Downing Street has finally published a detailed plan for easing the Covid-19 lockdown in England amid widespread confusion following PM Boris Johnson’s address to the nation on Sunday, which was slammed for lacking clarity.
The 50-page document begins with a foreword from Johnson admitting that the UK has “paid a heavy price” during the coronavirus crisis, but touting the nation’s “success” at beating back the virus and urging the “utmost care” as restrictions are gradually eased.
Work from home (if you can)
According to the new plan, English workers “should continue to work from home… wherever possible.” Those who cannot work from home “should travel to work if their workplace is open.”
Confusion has arisen, however, as to which places of work will actually be open for workers to return to. While Johnson said businesses in engineering and construction will be “encouraged” to reopen on Monday, Foreign Secretary Dominic Raab said that this should not happen until Wednesday.
The published plan doesn’t make the situation entirely clear, saying sectors of the economy that “are allowed to be open should be open.” Workplaces are also advised to follow new “Covid-19 Secure” guidelines, which will be published sometime “this week.”
People are now advised that they “should aim to wear a face-covering in enclosed spaces where social distancing is not always possible,” the plan states.
The document notes that homemade cloth face-coverings can help reduce the risk of transmission and that the coverings “are not intended to help the wearer, but to protect against inadvertent transmission of the disease to others” if the wearer is asymptomatic.
Surgical masks, however, should “continue to be reserved” for healthcare workers and others who need them. The government has also published advice on how people can make their own face-coverings.
Back to school (for vulnerable kids)
The rate of infection still remains “too high” for schools to reopen to all pupils. Vulnerable children and children of essential workers are already permitted to attend school, and the document notes the “large social benefit” of that. Local authorities and schools “should therefore urge more children who would benefit from attending in person to do so.”
Paid childcare – nannies and childminders, for example – can now take place too, allowing more parents to return to work.
“Everybody” (and that includes critical workers) “should continue to avoid public transport wherever possible,” the government plan says. That means cycling, walking, or driving to work.
For those who don’t fancy cycling across London to work, public transport is active, and social distancing “must be followed rigorously.” Those efforts may be somewhat futile, however, as busy tubes aren’t the easiest place to stand two meters apart from fellow commuters. Footage of Londoners piling onto tube trains emerged on Monday – many wearing no masks – sparking concerns of a second spike in virus cases.
Social and Family Contact
Much recent speculation has centered around when people will be allowed to visit their families again. The new document does not provide clarity on this question, saying that the Scientific Advisory Group on Emergencies (SAGE) has been asked to examine "when and how" regulations can be changed “to allow people to expand their household group to include one other household.” This, it said, would help reduce some of the most harmful side-effects of social isolation.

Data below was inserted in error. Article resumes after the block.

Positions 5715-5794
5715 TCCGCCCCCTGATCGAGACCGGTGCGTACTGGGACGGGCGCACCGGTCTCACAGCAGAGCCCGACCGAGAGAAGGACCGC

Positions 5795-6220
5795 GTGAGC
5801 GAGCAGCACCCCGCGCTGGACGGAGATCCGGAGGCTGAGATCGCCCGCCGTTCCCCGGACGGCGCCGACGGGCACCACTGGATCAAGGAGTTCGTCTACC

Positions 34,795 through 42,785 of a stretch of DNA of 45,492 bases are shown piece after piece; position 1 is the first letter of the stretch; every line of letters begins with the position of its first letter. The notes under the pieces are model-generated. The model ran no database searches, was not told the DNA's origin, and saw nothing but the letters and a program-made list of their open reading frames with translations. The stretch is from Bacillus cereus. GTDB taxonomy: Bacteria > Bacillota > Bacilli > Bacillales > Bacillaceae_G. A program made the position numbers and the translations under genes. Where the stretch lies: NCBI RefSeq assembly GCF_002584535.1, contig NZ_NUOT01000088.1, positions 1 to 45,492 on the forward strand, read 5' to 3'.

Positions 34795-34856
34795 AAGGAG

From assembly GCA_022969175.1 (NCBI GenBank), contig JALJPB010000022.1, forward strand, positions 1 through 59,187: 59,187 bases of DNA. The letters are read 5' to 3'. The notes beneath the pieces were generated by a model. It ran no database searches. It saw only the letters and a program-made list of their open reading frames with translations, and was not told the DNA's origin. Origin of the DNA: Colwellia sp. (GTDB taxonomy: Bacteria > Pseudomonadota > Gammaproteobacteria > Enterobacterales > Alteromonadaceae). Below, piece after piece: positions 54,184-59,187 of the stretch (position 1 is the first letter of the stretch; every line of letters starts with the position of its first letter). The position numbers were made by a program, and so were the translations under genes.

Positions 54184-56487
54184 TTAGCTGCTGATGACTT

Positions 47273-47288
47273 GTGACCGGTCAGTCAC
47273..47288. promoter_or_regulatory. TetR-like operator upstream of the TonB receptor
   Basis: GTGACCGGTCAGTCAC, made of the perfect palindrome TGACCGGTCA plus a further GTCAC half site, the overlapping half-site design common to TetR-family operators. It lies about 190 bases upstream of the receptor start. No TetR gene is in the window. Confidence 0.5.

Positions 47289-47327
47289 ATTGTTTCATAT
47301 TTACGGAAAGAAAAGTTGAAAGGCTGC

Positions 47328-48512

The government is also examining ways to allow “slightly larger groups” to gather for “small weddings.”
Outdoor spaces & activities
Rules on outdoor exercises and activities have been relaxed, given that the risk of infection outside is “significantly lower” than indoors if distancing is observed.
Now, in addition to being outdoors for exercise (with no limitations on how often), people can spend time outside in public spaces, provided that they do not meet up with “any more than one person” from another household.
It is now also possible for people to drive to outdoor open spaces “irrespective of distance,” so long as they follow safety guidelines while there. Playgrounds, outdoor gyms and ticketed outdoor leisure venues will still be off-limits, however.
Clinically vulnerable ‘not shielded’
People classed as “clinically vulnerable,” including those over 70 years old, pregnant women and people with pre-existing conditions, should continue to take care to “minimize contact” with others as much as possible, but they “do not need to be shielded,” the document says.
Those who are in “extremely” vulnerable groups, however, are “strongly advised to stay at home at all times and avoid any face-to-face contact.”
Enforcement and fines
“More stringent enforcement measures” for non-compliance are being looked at, including higher fines to reflect the “increased risk” as people return to work and school.
Speaking in the House of Commons on Monday afternoon, Johnson said fines in England will be £100 (or £50 if paid early), increased from £60 and £30. For repeat offenders, fines will rise to up to £3,600. He said he assumes people will use “good, solid British common sense” as the lockdown is lifted.
Asked in the Commons if he was “acting as prime minister of England” only, Johnson rejected the idea, saying he was giving good advice for all of the UK. He said there may need to be some divergence across different parts of the UK on easing measures, however.
The next steps of lockdown easing – including the phased return of schools for all pupils, reopening of non-essential retail, and permitting of cultural and sporting events – will depend on up-to-date assessments of risk, the plan says.